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Old 05-22-2019, 08:00 PM
 
Location: Gettysburg, PA
1,617 posts, read 1,619,269 times
Reputation: 2989

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Quote:
Originally Posted by buenos View Post
How do you get a job in another state?
Many employers refuse to consider non local candidates.
It is unlikely to have personal connections with people in other states who could get you passed the HR screening, directly to the manager. Personal networking is normally local.
Are we imprisoned in our current state, so we cannot move to the other side of the country?
I've done it three times. First, I transferred with my company (worked for a large chain). Second, I flew out to the location a couple times each year and distributed resumes (wanted to work for an independent). After a couple visits, I managed to get a call and from that a job. Third time, I applied online to a few large chains. Got a few phone interviews; was hired off the first one (though I did drive up to the other state and did two sit-down interviews which were of course subsequent to the initial phone interview).

It's possible, though I think the field you are in may cater to or hinder that. I work in the health-care field so there is a higher than average demand still in many of those areas.
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Old 05-22-2019, 09:28 PM
 
11,262 posts, read 8,421,299 times
Reputation: 20430
I'm with the federal gov't and it's super easy if you're doing it right. MS-CT-HI-GA-CT-CA since 2012. Life is good! So is God!
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Old 05-22-2019, 09:56 PM
 
Location: Bellevue WA
1,194 posts, read 354,367 times
Reputation: 1355
Quote:
Originally Posted by buenos View Post
How do you get a job in another state?
Many employers refuse to consider non local candidates.
It is unlikely to have personal connections with people in other states who could get you passed the HR screening, directly to the manager. Personal networking is normally local.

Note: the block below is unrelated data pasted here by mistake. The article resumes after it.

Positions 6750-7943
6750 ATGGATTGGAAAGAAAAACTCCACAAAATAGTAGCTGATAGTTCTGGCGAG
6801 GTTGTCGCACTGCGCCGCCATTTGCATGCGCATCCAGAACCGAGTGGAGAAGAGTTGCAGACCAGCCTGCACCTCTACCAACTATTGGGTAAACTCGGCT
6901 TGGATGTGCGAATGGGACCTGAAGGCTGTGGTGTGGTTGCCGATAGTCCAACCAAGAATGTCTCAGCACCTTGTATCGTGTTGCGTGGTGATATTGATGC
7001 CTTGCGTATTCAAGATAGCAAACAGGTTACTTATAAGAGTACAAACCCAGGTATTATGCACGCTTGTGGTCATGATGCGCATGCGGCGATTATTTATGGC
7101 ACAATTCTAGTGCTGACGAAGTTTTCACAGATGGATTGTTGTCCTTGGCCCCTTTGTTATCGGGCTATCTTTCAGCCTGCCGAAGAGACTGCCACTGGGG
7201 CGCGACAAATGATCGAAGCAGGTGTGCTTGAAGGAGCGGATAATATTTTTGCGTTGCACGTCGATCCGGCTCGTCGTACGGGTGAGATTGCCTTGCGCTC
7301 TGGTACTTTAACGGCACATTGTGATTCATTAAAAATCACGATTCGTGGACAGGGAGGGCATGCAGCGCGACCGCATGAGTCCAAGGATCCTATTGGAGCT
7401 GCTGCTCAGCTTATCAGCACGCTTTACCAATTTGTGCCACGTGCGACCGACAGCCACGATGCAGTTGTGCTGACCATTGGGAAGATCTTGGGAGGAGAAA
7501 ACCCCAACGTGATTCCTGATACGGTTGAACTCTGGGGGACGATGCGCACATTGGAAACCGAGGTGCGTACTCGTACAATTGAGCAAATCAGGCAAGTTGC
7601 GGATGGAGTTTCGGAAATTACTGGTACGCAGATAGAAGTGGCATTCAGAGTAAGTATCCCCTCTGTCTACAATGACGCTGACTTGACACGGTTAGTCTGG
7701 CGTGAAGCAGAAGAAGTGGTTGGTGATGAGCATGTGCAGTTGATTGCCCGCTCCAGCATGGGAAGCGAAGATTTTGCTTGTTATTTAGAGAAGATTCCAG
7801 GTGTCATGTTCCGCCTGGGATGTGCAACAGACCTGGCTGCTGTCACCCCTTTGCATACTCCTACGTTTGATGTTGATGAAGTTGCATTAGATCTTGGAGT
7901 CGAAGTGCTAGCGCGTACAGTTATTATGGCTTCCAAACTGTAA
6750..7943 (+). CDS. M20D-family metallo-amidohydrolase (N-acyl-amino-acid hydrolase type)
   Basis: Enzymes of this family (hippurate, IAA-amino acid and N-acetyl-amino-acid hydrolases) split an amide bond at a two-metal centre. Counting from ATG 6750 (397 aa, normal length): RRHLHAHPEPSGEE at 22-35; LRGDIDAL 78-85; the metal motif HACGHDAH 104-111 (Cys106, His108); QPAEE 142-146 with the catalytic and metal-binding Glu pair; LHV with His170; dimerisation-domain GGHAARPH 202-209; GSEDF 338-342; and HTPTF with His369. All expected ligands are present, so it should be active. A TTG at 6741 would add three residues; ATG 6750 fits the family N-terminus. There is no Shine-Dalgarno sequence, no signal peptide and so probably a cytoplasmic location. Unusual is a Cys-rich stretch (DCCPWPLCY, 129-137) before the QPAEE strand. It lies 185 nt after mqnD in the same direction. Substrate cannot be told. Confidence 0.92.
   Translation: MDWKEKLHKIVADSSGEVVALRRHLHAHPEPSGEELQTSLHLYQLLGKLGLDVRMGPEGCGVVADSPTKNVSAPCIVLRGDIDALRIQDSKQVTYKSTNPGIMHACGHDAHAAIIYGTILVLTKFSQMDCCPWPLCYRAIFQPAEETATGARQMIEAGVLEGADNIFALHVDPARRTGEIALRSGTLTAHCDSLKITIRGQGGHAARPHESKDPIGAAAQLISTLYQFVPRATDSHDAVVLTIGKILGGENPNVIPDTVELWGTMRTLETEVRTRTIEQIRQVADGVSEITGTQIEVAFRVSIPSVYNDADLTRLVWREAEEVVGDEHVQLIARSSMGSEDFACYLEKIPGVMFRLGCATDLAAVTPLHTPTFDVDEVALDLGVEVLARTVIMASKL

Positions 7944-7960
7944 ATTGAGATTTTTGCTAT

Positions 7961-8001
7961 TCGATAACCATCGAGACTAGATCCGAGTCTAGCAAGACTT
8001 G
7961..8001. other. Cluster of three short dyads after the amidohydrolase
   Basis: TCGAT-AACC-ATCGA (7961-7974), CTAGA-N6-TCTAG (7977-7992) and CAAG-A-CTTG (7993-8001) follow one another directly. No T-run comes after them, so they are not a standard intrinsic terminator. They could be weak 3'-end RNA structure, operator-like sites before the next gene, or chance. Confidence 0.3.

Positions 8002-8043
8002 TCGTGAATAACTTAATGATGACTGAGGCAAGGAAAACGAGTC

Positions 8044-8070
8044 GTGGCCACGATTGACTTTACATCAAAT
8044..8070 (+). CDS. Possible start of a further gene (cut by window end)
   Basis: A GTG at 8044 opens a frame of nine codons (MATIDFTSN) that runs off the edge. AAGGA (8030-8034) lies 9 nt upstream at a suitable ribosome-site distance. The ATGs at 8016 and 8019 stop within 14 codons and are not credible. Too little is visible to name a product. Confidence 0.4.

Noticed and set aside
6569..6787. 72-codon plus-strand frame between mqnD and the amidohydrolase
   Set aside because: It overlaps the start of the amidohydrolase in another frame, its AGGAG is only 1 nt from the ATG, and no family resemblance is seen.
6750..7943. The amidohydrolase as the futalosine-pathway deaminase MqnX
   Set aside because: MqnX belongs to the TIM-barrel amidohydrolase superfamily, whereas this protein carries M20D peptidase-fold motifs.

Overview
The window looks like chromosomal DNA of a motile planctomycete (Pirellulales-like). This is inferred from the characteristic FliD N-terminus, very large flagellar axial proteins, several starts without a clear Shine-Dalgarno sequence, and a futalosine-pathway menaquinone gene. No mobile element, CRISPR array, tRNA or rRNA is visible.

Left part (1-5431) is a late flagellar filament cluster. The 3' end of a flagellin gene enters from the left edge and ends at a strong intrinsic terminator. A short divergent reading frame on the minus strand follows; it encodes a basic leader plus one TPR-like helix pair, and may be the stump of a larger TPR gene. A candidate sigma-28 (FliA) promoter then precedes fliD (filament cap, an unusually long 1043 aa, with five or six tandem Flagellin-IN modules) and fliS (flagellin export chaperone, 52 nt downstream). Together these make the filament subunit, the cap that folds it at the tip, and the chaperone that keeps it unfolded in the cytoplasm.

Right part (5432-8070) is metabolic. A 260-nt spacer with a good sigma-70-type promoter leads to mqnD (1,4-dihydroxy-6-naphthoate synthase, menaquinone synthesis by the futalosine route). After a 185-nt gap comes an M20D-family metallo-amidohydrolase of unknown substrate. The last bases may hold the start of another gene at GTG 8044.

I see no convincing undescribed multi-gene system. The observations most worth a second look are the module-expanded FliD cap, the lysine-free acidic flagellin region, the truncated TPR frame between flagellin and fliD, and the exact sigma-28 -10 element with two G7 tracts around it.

Are we imprisoned in our current state, so we cannot move to the other side of the country?
Virtual employment is on the rise. Pretty soon you'll be able to live anywhere and do anything you want, as long as it's not physical labor.
Look to the fields that are using virtual employees, like business, legal, tech, etc...
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Old 05-23-2019, 09:40 AM
 
Location: Outside US
1,184 posts, read 469,135 times
Reputation: 1545
Quote:
Originally Posted by buenos View Post
How do you get a job in another state?
Many employers refuse to consider non local candidates.
It is unlikely to have personal connections with people in other states who could get you passed the HR screening, directly to the manager. Personal networking is normally local.
Are we imprisoned in our current state, so we cannot move to the other side of the country?
Here is what helped me be contacted for phone interviews (which is a start).

I put a local address of the city/town I'm moving to in the near future.

But I pull the phone number. There is no number listed (b/c it's out of state).

I get contacted and asked for an interview (and asked for my phone number).


But as noted in this thread, if you're 100% on moving to a certain location, I'd move there, set up a
short term rent situation (weekely & monthly) and set up in person interviews for when you arrive (It usually has to be within a week or two from the interview date scheduled).
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Old 05-23-2019, 10:41 AM
 
1,226 posts, read 520,311 times
Reputation: 2236
I was thinking of finding a cheap room to rent , sharing with a roommate since it will be cheaper. Something for less than 500 a month and I won't physically be there except for interviews. That way I can have an out of state address.
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Old 05-23-2019, 10:56 AM
 
Location: Western Washington
8,933 posts, read 8,397,741 times
Reputation: 15523
Quote:
Originally Posted by buenos View Post
We discussed in another thread that having real competence that they cannot find elsewhere does not get you past HR screening.
I donít remember that thread, but I disagree with your conclusion. I have been hired from out of state, with paid relocation, three times.

I worked for a niche industry, and was well known in that industry as a highly competent professional. I never had any problem getting past HR filters.

Average candidates are going to find it tough, but if you bring something special to the table relocation is possible.